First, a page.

The Nazi Spy Ring in America – Rhodri Jeffreys-Jones
Smithsonian Associates, The Not Old Better Show
Welcome to The Not Old Better Show. I’m Paul Vogelzang and this is episode #497
As part of our Smithsonian Associates Art of Living author interview series, our guest today is Rhodri Jeffreys-Jones. Rhodri Jeffreys-Jones is an emeritus professor of history at the University of Edinburgh. His book The Nazi Spy Ring in America is the subject of our conversation today, and his upcoming Smithsonian Associates presentation, Nov. 18. More details about Rhodri Jeffreys-Jones and his Smithsonian Associates presentation are available in the show notes and our web site.
In the mid-1930s just as the United States was embarking on a policy of neutrality, Nazi Germany launched a program of espionage against the unwary nation. Hitler attempted to interfere in American affairs by spreading anti-Semitic propaganda, stealing military technology, and mapping U.S. defenses.
In a fascinating illustrated presentation, historian Rhodri Jeffreys-Jones offers insights into the role of espionage in shaping American perceptions of Germany in the years leading up to the country’s entry into World War II and sheds light on a significant episode in the history of international relations and the development of the FBI.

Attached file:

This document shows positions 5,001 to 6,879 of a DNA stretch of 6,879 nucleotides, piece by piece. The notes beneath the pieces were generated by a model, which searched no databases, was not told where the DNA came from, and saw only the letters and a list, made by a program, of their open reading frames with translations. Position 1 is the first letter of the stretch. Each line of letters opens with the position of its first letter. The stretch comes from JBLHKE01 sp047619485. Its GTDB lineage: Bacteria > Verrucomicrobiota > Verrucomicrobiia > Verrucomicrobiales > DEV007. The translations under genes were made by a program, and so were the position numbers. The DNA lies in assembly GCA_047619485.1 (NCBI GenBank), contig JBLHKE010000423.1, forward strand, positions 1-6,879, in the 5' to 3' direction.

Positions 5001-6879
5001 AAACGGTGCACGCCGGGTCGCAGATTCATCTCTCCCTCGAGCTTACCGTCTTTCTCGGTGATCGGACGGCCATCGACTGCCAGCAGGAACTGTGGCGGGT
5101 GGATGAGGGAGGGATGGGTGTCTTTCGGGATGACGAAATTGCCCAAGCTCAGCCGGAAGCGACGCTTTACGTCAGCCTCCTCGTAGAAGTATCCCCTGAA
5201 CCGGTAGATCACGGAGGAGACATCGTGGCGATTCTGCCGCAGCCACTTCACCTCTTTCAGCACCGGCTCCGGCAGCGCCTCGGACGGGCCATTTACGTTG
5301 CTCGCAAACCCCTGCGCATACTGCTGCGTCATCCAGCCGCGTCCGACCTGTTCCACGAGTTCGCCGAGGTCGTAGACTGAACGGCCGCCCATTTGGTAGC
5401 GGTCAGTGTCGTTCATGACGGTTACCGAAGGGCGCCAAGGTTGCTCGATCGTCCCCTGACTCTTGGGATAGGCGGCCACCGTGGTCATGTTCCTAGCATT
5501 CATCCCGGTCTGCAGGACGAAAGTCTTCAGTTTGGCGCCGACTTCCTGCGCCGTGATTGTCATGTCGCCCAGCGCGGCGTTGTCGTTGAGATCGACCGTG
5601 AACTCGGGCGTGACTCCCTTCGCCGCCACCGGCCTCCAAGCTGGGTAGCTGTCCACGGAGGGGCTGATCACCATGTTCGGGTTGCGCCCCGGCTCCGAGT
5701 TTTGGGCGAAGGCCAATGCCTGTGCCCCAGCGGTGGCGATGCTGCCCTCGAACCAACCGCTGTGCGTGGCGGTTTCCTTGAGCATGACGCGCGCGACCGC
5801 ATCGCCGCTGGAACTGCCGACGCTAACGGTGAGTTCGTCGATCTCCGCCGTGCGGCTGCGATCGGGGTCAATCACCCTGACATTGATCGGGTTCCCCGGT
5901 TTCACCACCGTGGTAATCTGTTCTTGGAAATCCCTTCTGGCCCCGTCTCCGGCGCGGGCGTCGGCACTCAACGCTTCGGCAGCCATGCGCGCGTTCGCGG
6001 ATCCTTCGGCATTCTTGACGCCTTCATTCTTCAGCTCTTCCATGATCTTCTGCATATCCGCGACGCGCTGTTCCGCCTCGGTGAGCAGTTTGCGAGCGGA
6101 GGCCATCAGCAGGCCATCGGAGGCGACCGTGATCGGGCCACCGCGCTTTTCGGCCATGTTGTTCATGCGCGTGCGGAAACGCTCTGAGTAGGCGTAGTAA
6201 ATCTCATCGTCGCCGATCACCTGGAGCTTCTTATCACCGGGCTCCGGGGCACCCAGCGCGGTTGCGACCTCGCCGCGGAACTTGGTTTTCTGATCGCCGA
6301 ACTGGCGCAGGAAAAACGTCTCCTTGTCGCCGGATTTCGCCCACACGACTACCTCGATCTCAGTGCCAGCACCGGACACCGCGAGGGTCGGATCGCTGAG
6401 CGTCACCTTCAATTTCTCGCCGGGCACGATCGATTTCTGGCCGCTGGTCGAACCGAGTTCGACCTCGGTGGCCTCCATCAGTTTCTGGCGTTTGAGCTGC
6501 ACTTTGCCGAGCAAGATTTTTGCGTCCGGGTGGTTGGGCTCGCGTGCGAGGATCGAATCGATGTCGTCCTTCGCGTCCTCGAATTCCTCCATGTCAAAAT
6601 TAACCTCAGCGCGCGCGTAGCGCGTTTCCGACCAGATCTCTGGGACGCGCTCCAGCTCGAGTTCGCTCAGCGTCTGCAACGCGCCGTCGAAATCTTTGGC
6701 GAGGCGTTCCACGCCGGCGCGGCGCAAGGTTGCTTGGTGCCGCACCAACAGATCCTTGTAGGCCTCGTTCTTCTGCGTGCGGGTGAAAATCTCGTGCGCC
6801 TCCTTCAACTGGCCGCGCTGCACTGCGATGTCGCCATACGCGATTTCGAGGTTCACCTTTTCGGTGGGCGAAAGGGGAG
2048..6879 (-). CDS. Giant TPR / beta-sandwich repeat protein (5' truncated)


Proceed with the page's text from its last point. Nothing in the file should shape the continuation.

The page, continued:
Using recently declassified documents, Rhodri Jeffreys-Jones tells us how Germany’s foreign intelligence service, the Abwehr, was able to steal top-secret American technology, such as a prototype codebreaking machine and data about the latest fighter planes.
Rhodri Jeffreys-Jones also gives us a special glimpse into Leon Turrou, the FBI agent who helped bring down the Nazi spy ring in a case that quickly transformed into a national sensation. The arrest and prosecution of four members of the ring was a high-profile case with all the trappings of fiction: fast cars, louche liaisons, a murder plot, a Manhattan socialite, and a ringleader codenamed Agent Sex. This is a fascinating, previously unheard story.
Please join me in welcoming to The Not Old Better Show, via internet phone, Rhodri Jeffreys-Jones.
My thanks to Rhodri Jeffreys-Jones for his generous time today. Please check out the show notes for more details about Rhodri Jeffreys-Jones and his upcoming Smithsonian Associates presentation, which will be wonderful. My thanks to the generosity of the Smithsonian Associates team and for all they do to support the show. My thanks, too, to you, our wonderful Not Old Better Show audience. Please practice smart social distancing, be safe, and remember, let’s talk about better. The Not Old Better Show. Thanks, everybody.
For more information about Rhodri Jeffreys-Jones’s upcoming Smithsonian Associates presentation, please go here: